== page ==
Also the episode "Only Human", where Rodimus Prime, Arcee, Ultra Magnus and Springer have their minds placed in synthoid human bodies. Rodimus has (offscreen but implied) sex with a human woman named Michelle, the daughter of the episode's Big Bad Victor Drath.
"Starscream's Ghost" has, as TFWiki so eloquently puts it, Octane looking up robo-porn.
God Guise: Cosmos crashes on the moon Titan in "The God Gambit", and his unconscious body is worshiped as a god. Astrotrain, the enemy, only encourages it.
Improvised Lightning Rod: Inversion: In an episode, the Autobots have to stop a plot by Decepticons but there's a lightning storm going on, and if a bolt hits a Transformer, something very bad happens. So the Transformers go into battle riding on other Transformers who are in their Vehicle modes; the rubber of their tires on the road isolates the Transformers riding on top so they're safe.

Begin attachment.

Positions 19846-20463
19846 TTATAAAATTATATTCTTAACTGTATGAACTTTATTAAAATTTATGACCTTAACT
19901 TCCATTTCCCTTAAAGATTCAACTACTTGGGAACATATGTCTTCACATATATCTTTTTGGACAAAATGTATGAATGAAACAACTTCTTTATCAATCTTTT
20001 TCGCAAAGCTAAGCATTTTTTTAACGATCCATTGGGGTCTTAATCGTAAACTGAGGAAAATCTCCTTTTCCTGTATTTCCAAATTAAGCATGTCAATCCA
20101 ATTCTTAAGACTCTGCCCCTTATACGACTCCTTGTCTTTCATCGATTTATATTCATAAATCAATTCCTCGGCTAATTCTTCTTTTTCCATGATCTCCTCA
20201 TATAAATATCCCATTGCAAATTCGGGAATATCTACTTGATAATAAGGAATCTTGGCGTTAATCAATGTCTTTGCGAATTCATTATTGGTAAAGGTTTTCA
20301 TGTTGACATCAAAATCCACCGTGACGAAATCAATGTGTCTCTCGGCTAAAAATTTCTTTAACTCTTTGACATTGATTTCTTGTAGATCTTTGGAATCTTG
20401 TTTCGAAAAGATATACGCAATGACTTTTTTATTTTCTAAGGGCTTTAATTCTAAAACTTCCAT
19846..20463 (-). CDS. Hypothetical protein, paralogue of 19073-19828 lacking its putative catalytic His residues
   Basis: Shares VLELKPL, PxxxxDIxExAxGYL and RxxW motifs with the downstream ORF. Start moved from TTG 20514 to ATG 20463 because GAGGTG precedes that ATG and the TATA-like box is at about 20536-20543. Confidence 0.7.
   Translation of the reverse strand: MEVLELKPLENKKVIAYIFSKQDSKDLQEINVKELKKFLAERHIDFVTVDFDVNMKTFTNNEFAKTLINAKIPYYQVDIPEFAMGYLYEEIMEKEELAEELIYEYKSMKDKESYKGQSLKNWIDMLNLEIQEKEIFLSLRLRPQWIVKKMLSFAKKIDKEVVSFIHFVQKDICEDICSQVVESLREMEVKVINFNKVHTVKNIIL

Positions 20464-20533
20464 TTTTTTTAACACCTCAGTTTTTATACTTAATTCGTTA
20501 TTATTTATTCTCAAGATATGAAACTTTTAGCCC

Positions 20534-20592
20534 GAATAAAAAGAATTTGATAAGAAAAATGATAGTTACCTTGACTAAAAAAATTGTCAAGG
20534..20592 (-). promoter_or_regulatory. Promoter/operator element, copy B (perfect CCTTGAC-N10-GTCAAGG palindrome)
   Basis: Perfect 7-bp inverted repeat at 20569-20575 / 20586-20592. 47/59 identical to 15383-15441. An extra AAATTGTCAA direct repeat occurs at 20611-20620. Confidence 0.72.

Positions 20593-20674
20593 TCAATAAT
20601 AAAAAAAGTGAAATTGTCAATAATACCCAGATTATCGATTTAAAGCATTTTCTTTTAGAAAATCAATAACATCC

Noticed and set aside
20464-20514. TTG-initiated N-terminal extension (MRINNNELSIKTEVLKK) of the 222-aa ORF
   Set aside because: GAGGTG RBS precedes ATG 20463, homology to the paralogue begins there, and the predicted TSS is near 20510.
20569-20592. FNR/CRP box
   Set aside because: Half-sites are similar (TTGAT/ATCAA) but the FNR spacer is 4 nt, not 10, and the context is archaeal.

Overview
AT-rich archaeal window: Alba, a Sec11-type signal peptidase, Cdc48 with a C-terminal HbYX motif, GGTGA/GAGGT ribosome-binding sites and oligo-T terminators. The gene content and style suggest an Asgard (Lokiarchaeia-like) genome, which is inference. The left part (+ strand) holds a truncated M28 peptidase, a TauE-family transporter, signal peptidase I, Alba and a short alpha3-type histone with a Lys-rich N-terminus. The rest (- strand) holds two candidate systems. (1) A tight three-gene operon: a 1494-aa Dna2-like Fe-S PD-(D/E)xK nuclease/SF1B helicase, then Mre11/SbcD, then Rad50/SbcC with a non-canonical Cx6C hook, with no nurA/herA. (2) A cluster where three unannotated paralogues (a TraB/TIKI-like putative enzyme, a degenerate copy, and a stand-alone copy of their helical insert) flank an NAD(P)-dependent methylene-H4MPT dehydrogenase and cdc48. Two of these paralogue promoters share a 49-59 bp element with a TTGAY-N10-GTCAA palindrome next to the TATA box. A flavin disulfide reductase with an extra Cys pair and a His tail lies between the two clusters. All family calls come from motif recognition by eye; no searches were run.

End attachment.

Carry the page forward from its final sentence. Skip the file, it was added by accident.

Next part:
La Résistance: The Nebulans fighting against the Hive in "The Rebirth".
Last Episode New Character: The final episode of the first season ("Heavy Metal War") introduced the Constructicons. "The Rebirth" introduced dozens of new characters.
Likes Older Women: Spike at the start of the series is around fifteen when the series started. Carly at most is eighteen years old (she's in college at the time). His father Sparkplug actually encourages him to pursue her. And They Do in the Time Skip with a kid to boot.
Made of Iron: Aside the usual Transformers, the humans of the series can take more punishment than you think. The Transformers wiki even calls Spike "Superhuman Spike" for all the injuries he could've sustained. Dr. Harding in "Attack of The Autobots" is another example as she manages to survive a 4-story building of her lab and survives getting thrown into a wall, which should have turn her into a pancake.